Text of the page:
January could be the death of you - and your family's finances

people at a funeral
people at a funeral

January sees more deaths than any other month, as the result of a combination of the cold (which increases deaths from heart disease), January blues, post-Christmas stress and an odd phenomenon that sees people 'holding on' for the New Year. Unfortunately for the family who loses a loved one, January is also the month when they can least afford to pay for the funeral.

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There were more than 47,000 deaths in the first four weeks of January last year. That's 17% more than any other month that year. And the higher death rate wasn't just a 2016 phenomenon - there are always more deaths in January.

As a result, thousands of people were left to deal with the shocking cost of the funeral.

Expensive funerals

The average funeral now costs £5,873, so overall we will spend around £278 million on funerals this January. Unfortunately, most people still leave no financial provision for their own funeral - or not enough. It means the average family is left with a bill of £1,900, and at this time of year this is especially challenging.

Graham Jones, Commercial Director at SunLife said: "Funerals are one of the fastest rising fixed costs in the UK and in the past year alone have risen 5.5% which is more than double the rate of pensions, inflation and earnings growth. While most people are making at least some provision, almost half of us leaving either nothing or not enough leaving family and friends with a funeral bill of almost £2k on average. It can cause loved ones a great deal of added stress at a difficult time."

With six weeks between paydays, most people are struggling to get to the end of January with their finances intact, so it comes as another nasty blow that they need to track down almost £2,000 in funeral costs.

For one in seven, this causes real financial problems. Within this group, one in five had to borrow money from friends or family, one in ten had to get a loan, one in ten sold belongings to raise the money, and a quarter of them put it on a credit card.

Make plans

It goes to show how important it is to make plans for your funeral. It's worth starting out by calculating roughly how much you need to leave for the funeral. SunLife has a handy calculator, which will take into account your location and the kind of funeral you want in order to establish the likely cost.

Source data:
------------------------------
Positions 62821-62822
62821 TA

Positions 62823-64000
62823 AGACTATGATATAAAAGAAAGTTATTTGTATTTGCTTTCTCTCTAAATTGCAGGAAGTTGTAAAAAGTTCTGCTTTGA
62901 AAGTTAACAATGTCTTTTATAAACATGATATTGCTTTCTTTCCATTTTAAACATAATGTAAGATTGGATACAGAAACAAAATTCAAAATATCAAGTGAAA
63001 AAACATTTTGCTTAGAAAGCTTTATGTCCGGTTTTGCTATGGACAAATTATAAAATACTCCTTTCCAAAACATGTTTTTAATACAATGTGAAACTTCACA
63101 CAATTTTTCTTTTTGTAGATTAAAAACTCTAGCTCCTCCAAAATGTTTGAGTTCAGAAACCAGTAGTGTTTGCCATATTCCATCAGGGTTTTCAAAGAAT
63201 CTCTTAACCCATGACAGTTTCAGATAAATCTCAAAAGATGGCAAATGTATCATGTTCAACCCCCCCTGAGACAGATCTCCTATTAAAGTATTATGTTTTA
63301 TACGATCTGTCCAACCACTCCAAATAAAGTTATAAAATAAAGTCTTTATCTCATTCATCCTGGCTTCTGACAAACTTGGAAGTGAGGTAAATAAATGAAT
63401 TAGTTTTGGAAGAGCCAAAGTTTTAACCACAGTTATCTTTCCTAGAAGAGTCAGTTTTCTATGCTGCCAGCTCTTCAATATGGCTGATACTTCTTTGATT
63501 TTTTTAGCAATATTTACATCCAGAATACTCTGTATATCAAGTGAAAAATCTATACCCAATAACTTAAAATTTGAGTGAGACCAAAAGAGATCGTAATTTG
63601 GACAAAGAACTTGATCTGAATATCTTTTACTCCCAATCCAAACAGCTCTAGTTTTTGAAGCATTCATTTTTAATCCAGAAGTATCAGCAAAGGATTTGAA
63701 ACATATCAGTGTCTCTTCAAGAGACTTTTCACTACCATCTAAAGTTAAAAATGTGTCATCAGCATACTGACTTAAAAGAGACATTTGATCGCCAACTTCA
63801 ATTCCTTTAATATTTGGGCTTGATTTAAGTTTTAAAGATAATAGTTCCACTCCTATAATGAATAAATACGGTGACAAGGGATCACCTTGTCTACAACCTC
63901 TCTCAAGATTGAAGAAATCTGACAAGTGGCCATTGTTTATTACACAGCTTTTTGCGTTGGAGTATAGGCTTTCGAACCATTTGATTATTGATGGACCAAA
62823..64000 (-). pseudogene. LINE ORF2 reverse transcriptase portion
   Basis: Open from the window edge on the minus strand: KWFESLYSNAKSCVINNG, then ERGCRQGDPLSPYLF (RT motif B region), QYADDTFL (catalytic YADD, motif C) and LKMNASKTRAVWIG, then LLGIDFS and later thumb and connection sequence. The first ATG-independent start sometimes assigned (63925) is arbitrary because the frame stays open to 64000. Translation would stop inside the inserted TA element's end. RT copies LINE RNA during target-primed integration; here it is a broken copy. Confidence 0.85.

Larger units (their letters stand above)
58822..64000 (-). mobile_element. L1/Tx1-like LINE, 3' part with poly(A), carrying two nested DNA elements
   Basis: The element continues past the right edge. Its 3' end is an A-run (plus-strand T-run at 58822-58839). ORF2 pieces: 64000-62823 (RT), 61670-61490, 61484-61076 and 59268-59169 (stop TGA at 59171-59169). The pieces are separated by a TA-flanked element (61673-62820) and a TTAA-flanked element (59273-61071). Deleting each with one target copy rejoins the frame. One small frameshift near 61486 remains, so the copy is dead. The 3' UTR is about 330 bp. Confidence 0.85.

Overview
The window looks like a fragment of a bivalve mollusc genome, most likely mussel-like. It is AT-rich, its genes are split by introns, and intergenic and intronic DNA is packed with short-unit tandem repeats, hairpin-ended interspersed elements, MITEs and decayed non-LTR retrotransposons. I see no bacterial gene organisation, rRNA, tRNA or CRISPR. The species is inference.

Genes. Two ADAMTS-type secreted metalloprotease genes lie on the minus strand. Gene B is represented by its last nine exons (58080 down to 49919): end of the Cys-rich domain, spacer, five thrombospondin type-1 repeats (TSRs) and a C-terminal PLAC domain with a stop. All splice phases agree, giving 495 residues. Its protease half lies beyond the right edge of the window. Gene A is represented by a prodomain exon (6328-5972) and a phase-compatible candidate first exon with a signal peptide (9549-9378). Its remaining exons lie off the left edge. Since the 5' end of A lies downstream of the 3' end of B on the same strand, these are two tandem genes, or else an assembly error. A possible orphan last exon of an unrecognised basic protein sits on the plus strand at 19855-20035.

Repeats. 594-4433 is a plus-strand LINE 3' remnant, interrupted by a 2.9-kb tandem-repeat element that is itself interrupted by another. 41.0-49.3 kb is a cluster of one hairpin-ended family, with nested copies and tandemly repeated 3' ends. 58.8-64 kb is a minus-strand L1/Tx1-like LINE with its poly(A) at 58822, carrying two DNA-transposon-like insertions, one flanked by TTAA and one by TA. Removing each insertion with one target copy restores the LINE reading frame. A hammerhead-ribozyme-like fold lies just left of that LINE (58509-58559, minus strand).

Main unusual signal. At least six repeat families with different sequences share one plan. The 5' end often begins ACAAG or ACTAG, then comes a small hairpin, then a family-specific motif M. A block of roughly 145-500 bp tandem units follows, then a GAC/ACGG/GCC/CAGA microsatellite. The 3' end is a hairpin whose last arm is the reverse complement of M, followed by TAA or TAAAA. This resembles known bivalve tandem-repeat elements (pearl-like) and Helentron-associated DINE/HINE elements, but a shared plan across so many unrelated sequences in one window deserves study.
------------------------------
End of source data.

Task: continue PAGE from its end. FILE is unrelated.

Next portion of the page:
It's also important to make a note of the kind of funeral you want, and have a conversation with those around you. This is especially the case if you don't want a fancy and expensive send-off. Many people will feel they ought to spend as much as possible, so they don't let their loved one down. So if you want them to save their money, it's best to tell them.

Next consider the most appropriate way to leave cash to cover the cost. There are several approaches worth considering. Some 56% of people who make plans for the event will leave savings and investments, to cover the cost. It's perfectly possible for the family to access this cash with the help of the executor of the will, to pay the bills.

Another 28% have a pre-paid funeral plan in place, 16% have life insurance, and 14% have an 'over 50s plan'. All these approaches have their pros and cons, so it's worth thinking them through carefully to ensure you understand exactly how much you will end up putting into a plan, and what you can expect to get back - as well as whether the lump sum you get will cover the cost of the funeral you want, and what will happen if something goes wrong - such as the funeral director going out of business.

If you have put aside money to pay for the funeral, don't forget to tell your family about this too. There's no central directory for people to check if you have a plan, so you need to make a specific note of any scheme you are a member of.

Nobody wants to think about planning their own funeral - or paying for it. However, it's far better for you to consider it now, than leaving your loved ones with a £2,000 bill and weeks to wait for payday - at what is already a deeply traumatic time for them.